On Wed 17 Nov 2004, Xiaowei Li wrote: > 1 All these methods, both in RPI libraries and Oxford > University Libraries, are all based on random sampling, right > ? The rpl/rrel implements both a random sampling search and a iteratively reweighted least squares search. Some objective functions, such as MUSE and RANSAC, can only be effectively minimized using random sampling because the objective functions are complex (MUSE) or discontinuous (RANSAC). Others, like MSAC, the BeatonTukey weight, and least squares, can be minimized using either approach. When both options are available, random sampling has an advantage in that it does not need an initial estimate. IRLS has an advantage that the minimum need not be defined by exactly a few data points. > 2 So, all these methods are different in residual computation and cost functions, including RANSAC itself, right? There are, conceptually, two phases to finding a robust minimum. First, you have to compute residuals. This depends on your problem. Then you run the residuals through the robust loss function, and minimize the this. If the residuals and scale are estimated the same way, RANSAC is RANSAC. (I don't know the code in mvl to comment further.) > 3 If yes, delving in the source code, the final estimate > value we get is surely a value solved from the minimal fit of > certain sample, right ? Yes. (For random sampling.) > 4 Is this estimate value reliable enough ? > It is an algebraic solution of certain equations in a > minimal fit. Though this fit must be made up from > inliers, noise still exists and the final value is > different from different minimal fits being used. There will always be an error in your estimates. They are, after all, estimates. The more samples you have, the more likely that random sampling will give an estimate close to the true value. Suppose you need n points for the minimal esteimate. The idea is that if you have m >> n samples, then it is likely that there are n of these m that have very little noise. If you find this set, you can get an estimate very close to the true value. As m gets larger, it becomes more and more likely that there are n samples with zero error; in this case, you can find the true solution. Of course, all this becomes more complicated because you can only evaluate the quality of your solution using the samples. However, as m gets larger, it becomes more and more likely that the only the true solution will minimize the error function. If you have enough samples, and your samples meet the expected noise models, the estimate should be quite good. > It will result in this: > 5 Though all the data are inliers, when we estimate certain parameters with them for many times, the final estimate value we get will be different, because we use different samples to generate the estimate value. > Is this statement right ? Yes. For a given sample set, different runs of a random sampling search will yield slightly different results. Different runs of an iterative search will generally yield the same result. However, this repeatability does not mean the iterative search gives you the "true" solution: get another sample set, and the estimates from both approaches are different. Remember that the data you have is not "truth". It is a set of noisy samples from the truth that you are trying to estimate. Therefore, any estimate will not equal truth. (At least, you cannot be certain of it.) Amitha.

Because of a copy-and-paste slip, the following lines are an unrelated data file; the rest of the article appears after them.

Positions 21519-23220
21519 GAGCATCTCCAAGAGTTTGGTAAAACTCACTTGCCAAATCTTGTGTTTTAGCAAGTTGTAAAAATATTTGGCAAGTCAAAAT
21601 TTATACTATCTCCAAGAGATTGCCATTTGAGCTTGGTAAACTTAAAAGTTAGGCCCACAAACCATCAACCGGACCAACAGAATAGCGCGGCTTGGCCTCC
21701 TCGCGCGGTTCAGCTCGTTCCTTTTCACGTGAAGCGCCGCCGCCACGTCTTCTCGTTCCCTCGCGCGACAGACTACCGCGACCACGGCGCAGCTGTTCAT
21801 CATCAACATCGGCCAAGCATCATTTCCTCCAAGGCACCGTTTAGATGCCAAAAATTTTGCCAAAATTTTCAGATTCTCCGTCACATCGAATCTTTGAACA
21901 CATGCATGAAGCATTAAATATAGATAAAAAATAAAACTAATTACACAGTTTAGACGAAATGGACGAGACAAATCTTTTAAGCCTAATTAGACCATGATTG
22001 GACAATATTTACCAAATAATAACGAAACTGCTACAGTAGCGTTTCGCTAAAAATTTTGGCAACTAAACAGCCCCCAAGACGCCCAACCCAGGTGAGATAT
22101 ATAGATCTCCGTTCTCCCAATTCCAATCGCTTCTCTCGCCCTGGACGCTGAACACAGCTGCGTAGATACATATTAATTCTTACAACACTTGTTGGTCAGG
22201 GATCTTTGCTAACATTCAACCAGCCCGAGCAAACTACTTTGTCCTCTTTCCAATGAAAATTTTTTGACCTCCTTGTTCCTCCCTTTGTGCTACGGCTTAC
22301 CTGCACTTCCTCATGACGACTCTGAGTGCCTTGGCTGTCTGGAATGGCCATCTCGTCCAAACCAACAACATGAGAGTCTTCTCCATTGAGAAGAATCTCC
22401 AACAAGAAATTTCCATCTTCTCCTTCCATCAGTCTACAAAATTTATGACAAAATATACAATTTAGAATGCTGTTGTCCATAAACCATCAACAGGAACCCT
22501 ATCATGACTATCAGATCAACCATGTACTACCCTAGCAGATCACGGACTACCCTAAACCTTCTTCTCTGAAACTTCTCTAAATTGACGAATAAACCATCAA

From: Swati Setty <swati_setty@mi...>  20041118 12:42:05